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The False God of Absolute Freedom

On April 24, 2005, I had the privilege of being in St Peter’s Square in Rome for the inaugural Mass of the now Pope Emeritus Benedict XVI. His homily that day was interrupted several times by applause but especially after he spoke the following words towards the end: Are we not perhaps all afraid in some way? If we let Christ enter fully into our lives, if we open ourselves totally to him, are we not afraid that he might take something away from us? . . . Do we not then risk ending up diminished and deprived of our freedom? . . . No! Only in this friendship are the doors of life opened wide. Only in this friendship do we experience beauty and liberation. I remember joining in that sustained applause with the conviction that the Pope had got right to the heart…

Catholic Boy to Catholic Man: A Millennial on Why He Remains

Back when my younger son was a teenager we’d shared a surprising conversation over a suppertime hamburger. He’d asked me whether it was true that the Holy Eucharist is sometimes accepted at Mass by someone, only to remain unconsumed and spirited out of a church for use in various, always nefarious, ways. “How exactly,” he had asked me. “I’ve read that the Eucharist has been stolen for use in black masses, but what do they do with it, actually.” I never liked talking about this subject, but I related a little—that some mentally or spiritually disturbed people have put the Consecrated Host upon an “altar” and stabbed it, or sliced it, so as to “stab” Christ. “They actually believe, as we do, that the Eucharist is the true and physical Presence, the Body and Blood of Christ,” I explained. “That’s why Wonder Bread and grape juice won’t do—nor will the…

Did the Ascension Really Happen?

At the climax of the forty days spent with the disciples after his resurrection, Jesus ascended bodily into heaven. Catholics have always understood this to be a literal, miraculous event. We believe it really happened—and as a universal Church, we celebrated the Feast of the Ascension just a couple weeks ago. But the dogma also has its detractors. Some have made a mockery of the doctrine, likening the “flying” Jesus to an Apollo spacecraft, as was a common jest among atheists in the 60s and 70s. Others deny the possibility of the miraculous altogether. Still others, like Episcopalian theologian John Shelby Spong, read the Ascension as nonliteral and symbolic: “A modern person knows that if you rise up off the Earth (as in the ascension), you don’t go to heaven. You go into orbit.” Considering such criticisms, how can Catholics defend the reality of Christ’s ascension? One might sympathize with…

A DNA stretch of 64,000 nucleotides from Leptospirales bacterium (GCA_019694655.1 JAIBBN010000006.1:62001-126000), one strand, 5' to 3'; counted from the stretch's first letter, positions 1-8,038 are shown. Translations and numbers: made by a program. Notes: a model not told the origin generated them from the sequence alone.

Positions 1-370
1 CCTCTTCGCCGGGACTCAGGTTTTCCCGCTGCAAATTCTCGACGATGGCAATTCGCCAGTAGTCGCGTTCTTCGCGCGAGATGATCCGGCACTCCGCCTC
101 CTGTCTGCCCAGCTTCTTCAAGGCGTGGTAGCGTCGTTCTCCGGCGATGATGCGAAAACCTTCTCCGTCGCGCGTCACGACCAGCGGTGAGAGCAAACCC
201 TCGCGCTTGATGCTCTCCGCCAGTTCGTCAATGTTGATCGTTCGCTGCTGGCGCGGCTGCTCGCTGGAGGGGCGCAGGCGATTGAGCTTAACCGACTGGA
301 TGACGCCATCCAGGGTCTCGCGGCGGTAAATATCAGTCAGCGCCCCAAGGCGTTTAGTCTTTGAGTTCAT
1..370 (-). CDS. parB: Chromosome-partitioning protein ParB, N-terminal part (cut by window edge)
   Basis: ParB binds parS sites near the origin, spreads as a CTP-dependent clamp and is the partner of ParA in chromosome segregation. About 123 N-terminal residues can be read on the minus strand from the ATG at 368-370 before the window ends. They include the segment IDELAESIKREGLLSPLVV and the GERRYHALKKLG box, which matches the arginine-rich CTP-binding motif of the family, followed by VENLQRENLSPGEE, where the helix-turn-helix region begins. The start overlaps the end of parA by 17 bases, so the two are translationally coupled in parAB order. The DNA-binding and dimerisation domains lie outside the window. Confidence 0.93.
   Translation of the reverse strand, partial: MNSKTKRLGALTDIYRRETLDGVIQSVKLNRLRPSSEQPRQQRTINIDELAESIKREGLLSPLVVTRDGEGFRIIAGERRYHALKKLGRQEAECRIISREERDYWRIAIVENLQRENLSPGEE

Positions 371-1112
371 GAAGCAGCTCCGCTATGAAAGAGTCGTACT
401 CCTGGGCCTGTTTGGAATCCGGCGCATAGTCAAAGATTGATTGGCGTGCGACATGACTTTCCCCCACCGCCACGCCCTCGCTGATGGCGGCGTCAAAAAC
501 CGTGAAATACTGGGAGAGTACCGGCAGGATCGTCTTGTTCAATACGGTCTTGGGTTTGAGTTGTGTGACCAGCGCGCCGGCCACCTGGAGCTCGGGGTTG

Dante’s Roadmap to Paradise

Dante’s vision of the afterlife centers upon two features: order and motion. The world is truly ordered and orderly, and yet within it there is great movement. It is clear to all that there is order within the world, that the world follows certain rules and fits together in a definite way. Scientists study the physical rules of the universe, and the rules they discover are so precise and unchanging that we implicitly trust their findings—no one questions whether the science underlying airplanes is sound or not before boarding. But the world is more than matter. We have minds that understand and wills that love; mere atoms can neither will nor love. And within that world of willing and loving there is another order. That spiritual order is what Dante explores; it is the same order that St. Thomas Aquinas describes in his great Summa theologiae, in which he lays…

In Defense of Exaggerated Marian Devotion

Protestants aren’t the only ones who find Catholic devotion to Mary a bit over-the-top sometimes. A lot of Catholics find other Catholics, including great saints like Alphonsus Liguori and Louis de Montfort, to be a little “much” when talking about the Virgin Mary. I get it. Take the Salve Regina, for example: it calls Mary “Our Life, Our Sweetness, and Our Hope.” How is that kind of effusive flattery theologically defensible? After all, our Life and our Hope is Jesus Christ. Part of the answer is cultural and rhetorical. It’s not a coincidence that the most schmaltzy or exaggerated-seeming statements about Mary tend to come from Romantic Romance-language speakers (the Italians, French, and Spanish, especially). But even more than that, these kind of lines come from devotional writings, meaning that they’re more like love letters to the Virgin Mary than they are like carefully worded theological treatises. Blessed John Henry Newman, a…